Talk:Arch User Repository

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contribute to existing package

what is the best way to contribute to an existing AUR package? i cloned one and tried to push but it gave me a permission error --Soloturn (talk) 16:04, 28 January 2019 (UTC)

Users are not allowed to modify something owned by another user. It's no different from cloning a Github repository and trying to push to that. The equivalent of submitting an issue would be leaving a comment with a patch file. The AUR platform in particular allows collaboration features -- you may request that a maintainer grant you push access by adding your name as a co-maintainer. If the package is broken or out of date, see Arch User Repository#Foo in the AUR is outdated; what should I do?
This is possibly something that we should make clear in a FAQ entry. -- Eschwartz (talk) 19:49, 28 January 2019 (UTC)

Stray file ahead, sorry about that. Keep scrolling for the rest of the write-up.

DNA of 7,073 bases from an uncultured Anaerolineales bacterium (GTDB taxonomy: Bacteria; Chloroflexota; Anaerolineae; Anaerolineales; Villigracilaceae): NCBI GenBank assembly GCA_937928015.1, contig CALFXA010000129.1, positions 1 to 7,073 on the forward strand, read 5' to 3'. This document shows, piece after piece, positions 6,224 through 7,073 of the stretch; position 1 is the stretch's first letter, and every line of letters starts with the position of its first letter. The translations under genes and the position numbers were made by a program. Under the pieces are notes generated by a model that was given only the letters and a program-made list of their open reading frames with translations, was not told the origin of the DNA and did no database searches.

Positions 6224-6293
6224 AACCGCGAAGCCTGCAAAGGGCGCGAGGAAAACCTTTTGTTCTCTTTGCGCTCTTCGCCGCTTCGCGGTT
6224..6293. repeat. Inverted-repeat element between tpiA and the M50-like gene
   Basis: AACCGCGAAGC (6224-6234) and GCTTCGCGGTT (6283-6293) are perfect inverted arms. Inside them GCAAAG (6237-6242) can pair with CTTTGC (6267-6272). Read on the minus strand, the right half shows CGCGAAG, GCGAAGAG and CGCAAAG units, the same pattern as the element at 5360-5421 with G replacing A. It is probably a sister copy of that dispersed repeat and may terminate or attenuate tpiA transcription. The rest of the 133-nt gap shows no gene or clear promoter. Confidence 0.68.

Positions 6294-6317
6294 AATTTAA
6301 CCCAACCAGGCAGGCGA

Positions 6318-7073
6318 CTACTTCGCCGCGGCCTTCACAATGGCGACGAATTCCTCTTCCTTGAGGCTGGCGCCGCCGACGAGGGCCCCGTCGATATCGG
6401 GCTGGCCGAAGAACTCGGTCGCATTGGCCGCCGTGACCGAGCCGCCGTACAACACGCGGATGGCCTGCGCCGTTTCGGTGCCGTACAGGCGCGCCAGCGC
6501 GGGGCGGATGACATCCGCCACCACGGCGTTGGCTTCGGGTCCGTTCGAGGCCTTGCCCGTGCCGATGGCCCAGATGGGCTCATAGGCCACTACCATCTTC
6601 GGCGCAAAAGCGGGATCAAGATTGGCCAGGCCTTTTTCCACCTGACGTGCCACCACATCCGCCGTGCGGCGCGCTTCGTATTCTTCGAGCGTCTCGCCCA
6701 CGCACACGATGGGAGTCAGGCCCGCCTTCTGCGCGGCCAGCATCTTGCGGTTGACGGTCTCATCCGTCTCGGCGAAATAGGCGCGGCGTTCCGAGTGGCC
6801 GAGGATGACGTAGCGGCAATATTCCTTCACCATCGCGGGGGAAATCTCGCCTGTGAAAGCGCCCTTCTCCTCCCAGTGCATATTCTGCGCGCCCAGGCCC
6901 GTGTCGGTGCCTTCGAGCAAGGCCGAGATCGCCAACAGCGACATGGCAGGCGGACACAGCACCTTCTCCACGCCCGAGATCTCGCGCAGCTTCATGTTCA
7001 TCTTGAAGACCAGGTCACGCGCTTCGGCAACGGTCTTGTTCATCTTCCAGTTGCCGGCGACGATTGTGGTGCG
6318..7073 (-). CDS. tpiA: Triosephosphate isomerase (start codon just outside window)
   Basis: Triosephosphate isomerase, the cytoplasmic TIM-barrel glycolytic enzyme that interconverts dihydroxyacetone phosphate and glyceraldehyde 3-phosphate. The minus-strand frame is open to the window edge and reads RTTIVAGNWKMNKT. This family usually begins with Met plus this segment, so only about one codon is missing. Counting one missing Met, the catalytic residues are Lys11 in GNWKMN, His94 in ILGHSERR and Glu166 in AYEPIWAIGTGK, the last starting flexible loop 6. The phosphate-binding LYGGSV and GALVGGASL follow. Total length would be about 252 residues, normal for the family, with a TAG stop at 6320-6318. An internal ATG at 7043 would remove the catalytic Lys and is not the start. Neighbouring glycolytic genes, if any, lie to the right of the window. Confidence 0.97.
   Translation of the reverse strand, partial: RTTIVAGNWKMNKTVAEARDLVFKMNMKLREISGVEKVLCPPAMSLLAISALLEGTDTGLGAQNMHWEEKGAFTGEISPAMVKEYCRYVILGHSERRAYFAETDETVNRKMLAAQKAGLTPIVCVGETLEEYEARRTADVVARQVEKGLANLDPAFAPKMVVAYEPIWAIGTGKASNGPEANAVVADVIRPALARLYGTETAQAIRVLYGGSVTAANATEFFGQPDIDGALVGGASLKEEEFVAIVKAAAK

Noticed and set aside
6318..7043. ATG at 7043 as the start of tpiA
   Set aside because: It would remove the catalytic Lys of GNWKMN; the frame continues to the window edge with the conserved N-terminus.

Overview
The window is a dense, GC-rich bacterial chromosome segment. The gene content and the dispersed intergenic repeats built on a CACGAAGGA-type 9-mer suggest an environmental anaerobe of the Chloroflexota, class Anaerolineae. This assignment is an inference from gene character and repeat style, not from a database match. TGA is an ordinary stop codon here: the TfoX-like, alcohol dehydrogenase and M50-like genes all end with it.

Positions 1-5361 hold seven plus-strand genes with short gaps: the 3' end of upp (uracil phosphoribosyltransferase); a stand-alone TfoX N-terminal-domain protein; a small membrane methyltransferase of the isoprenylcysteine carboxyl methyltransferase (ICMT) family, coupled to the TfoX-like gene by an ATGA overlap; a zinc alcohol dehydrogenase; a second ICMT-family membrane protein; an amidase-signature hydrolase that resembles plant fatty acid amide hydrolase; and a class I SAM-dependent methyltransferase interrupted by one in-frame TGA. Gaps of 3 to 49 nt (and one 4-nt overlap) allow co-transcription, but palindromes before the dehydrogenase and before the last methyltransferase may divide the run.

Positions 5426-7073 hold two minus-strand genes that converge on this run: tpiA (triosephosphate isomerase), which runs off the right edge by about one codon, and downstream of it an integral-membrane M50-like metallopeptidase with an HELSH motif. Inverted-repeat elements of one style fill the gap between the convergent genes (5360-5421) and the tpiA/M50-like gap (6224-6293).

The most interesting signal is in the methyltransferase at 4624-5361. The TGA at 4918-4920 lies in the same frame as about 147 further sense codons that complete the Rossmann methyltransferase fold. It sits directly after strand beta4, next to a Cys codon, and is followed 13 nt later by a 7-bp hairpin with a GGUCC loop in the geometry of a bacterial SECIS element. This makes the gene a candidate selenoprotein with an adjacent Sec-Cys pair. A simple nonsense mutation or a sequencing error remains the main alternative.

I was thinking about this while writing a proposal regarding "Other requests". It is possible to request a package be disowned with "Orphan"; why not add "Co-maintain" to send a request to ask for permission to assist with a package's maintenance? Of course, it would not be unnecessary to send that request to the mailing list, and there's always the AUR comments or the forums for users to contact a maintainer otherwise; but having the feature built in to the AUR would allow us to add a fourth subsection here to recommend ground rules and possibly expedite the process of adding co-maintainers when packagers are interested in doing so. quequotion (talk) 14:45, 6 February 2019 (UTC)
Rather than an FAQ, maybe add a bullet point under "Maintaining packages". Question: Who has the right to use "Manage Co-Maintainers"? quequotion (talk) 15:07, 27 May 2019 (UTC)